Women drinking more, and more often
Women are drinking more than ever and the level of harm associated with alcohol is getting worse, a policy briefing paper has found.
Domestic violence attacks are more severe the drunker an offender is, and the involvement of alcohol in an attack can also result in an automatic shift in the perception of blame, says a joint briefing from Alcohol Healthwatch and Women's Health Action.
"Key informants said that the woman's drinking often shifts culpability from perpetrators to victims, sometimes leading to family violence charges being downgraded," the report said.
Director of Women’s Health Action Julie Radford-Poupard said gender clearly mattered when you took a closer look at alcohol use in New Zealand.
“We have found that women experience alcohol and alcohol-related harms differently to men. Alcohol is contributing to increased inequalities among groups of women and this signals a need for more concerted action and different approaches.”
The report found that women were drinking larger amounts and more frequently than ever before, and that the trend showed no sign of slowing down.
Alcohol Healthwatch director Rebecca Williams said changing social and economic conditions and a liberal alcohol policy environment contributed to the increase in drinking among women.
“We are recommending a range of population level interventions such as increasing the price of alcohol and restricting its marketing, as well as community and individual level interventions that respond to the specific needs of women," she said.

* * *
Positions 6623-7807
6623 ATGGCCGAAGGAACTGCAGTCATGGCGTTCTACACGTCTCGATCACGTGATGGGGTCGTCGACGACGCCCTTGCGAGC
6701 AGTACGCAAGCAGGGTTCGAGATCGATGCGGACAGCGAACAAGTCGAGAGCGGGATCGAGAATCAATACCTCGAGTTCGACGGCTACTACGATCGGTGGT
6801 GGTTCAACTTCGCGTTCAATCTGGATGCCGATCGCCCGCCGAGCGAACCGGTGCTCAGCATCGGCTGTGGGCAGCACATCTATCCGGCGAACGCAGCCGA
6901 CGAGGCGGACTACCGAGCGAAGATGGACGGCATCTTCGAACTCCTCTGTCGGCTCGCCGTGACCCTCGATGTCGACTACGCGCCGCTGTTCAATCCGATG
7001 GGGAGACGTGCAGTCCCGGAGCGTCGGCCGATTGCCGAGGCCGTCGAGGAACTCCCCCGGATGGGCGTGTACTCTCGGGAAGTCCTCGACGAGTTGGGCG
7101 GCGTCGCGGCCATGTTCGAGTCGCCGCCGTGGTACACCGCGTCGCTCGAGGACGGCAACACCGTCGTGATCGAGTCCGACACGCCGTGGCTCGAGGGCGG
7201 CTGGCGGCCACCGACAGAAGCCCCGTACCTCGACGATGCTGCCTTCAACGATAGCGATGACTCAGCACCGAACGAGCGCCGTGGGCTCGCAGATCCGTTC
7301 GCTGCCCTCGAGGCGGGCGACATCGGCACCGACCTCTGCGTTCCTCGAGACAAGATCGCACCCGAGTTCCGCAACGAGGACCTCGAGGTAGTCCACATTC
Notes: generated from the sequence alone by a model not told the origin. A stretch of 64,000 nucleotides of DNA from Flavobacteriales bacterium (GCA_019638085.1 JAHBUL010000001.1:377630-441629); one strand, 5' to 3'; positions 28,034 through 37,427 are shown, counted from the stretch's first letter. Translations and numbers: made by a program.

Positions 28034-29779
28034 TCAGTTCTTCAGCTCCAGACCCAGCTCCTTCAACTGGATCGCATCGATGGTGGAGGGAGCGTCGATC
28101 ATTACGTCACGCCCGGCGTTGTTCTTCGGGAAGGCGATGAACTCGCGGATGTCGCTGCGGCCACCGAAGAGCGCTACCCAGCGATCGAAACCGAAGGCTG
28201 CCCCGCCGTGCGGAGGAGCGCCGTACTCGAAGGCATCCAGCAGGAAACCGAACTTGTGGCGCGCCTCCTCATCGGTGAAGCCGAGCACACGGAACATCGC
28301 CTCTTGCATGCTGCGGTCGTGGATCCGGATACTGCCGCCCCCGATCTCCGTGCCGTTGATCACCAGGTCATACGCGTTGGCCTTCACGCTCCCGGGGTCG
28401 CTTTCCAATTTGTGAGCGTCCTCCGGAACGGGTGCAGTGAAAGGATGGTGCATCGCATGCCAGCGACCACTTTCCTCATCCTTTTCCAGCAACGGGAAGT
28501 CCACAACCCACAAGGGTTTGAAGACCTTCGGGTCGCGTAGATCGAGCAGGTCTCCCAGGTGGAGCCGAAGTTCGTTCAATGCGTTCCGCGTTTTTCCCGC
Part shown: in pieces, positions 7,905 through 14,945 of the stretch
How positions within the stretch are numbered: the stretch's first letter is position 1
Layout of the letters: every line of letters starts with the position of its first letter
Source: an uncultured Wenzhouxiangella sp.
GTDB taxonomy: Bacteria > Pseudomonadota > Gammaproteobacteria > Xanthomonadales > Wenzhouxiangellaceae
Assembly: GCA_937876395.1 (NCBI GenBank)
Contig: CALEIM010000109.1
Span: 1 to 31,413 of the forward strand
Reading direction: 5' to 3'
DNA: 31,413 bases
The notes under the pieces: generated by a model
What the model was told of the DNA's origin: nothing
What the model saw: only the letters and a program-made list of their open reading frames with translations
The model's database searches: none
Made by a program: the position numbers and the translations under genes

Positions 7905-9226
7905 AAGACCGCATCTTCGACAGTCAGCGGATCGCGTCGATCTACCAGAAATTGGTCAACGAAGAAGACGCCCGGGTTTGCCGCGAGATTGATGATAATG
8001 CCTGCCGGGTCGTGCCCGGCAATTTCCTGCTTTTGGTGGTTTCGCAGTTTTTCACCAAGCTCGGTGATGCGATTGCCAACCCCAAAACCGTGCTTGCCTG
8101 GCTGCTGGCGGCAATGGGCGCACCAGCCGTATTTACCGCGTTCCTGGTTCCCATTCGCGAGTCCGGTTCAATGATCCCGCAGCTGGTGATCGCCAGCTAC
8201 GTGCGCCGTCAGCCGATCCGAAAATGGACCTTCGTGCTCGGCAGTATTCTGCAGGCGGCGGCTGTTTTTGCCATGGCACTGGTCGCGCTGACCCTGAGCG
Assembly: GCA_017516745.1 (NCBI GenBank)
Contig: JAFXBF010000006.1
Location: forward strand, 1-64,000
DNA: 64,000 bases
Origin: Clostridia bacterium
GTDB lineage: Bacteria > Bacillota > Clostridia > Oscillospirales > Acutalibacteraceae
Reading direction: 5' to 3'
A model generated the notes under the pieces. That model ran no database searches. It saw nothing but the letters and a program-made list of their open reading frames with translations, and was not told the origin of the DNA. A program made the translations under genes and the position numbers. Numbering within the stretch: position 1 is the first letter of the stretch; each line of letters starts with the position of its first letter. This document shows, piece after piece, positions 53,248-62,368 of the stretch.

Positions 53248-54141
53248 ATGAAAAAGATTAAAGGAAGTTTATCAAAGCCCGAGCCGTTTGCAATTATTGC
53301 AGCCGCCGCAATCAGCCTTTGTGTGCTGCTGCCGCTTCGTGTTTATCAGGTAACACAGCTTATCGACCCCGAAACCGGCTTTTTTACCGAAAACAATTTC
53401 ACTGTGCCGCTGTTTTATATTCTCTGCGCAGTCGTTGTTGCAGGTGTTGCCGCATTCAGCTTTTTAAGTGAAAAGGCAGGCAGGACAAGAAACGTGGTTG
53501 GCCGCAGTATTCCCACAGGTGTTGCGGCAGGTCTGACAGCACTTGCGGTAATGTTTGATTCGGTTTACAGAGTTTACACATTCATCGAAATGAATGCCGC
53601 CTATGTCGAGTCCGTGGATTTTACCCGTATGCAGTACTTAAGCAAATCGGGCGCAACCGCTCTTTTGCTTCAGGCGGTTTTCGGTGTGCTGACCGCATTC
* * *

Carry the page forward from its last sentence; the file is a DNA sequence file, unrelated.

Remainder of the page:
The briefing paper has come ahead of a review of the national drug policy, and in the wake of the Roast Busters scandal.
That sparked an outcry over the alcohol-fueled behaviour of a group of male teens who bragged online about sexually assaulting young girls.
The so-called Roast Busters are a group of West Auckland youths, understood to be aged 17 and 18, who allegedly had group sex with drunk teenage girls and bragged about it online.
The scandal saw a 110,000-strong petition calling for justice for the alleged victims received at Parliament.
Police have also come under fire for their handling of the matter, particularly since it emerged one of the four - aged between 13 and 15 - had laid a formal complaint two years ago but investigations went nowhere.
RadioLive DJs Willie Jackson and John Tamihere were stood down from their show after asking a witness in an on-air interview whether or not the under-age girls were drinking.
The hosts discussed underage drinking, and why the girls were at parties without their parents' consent. "Girls shouldn't be drinking anyway, should they?"
- © Fairfax NZ News
Should fluoride in water be the responsibility of central government?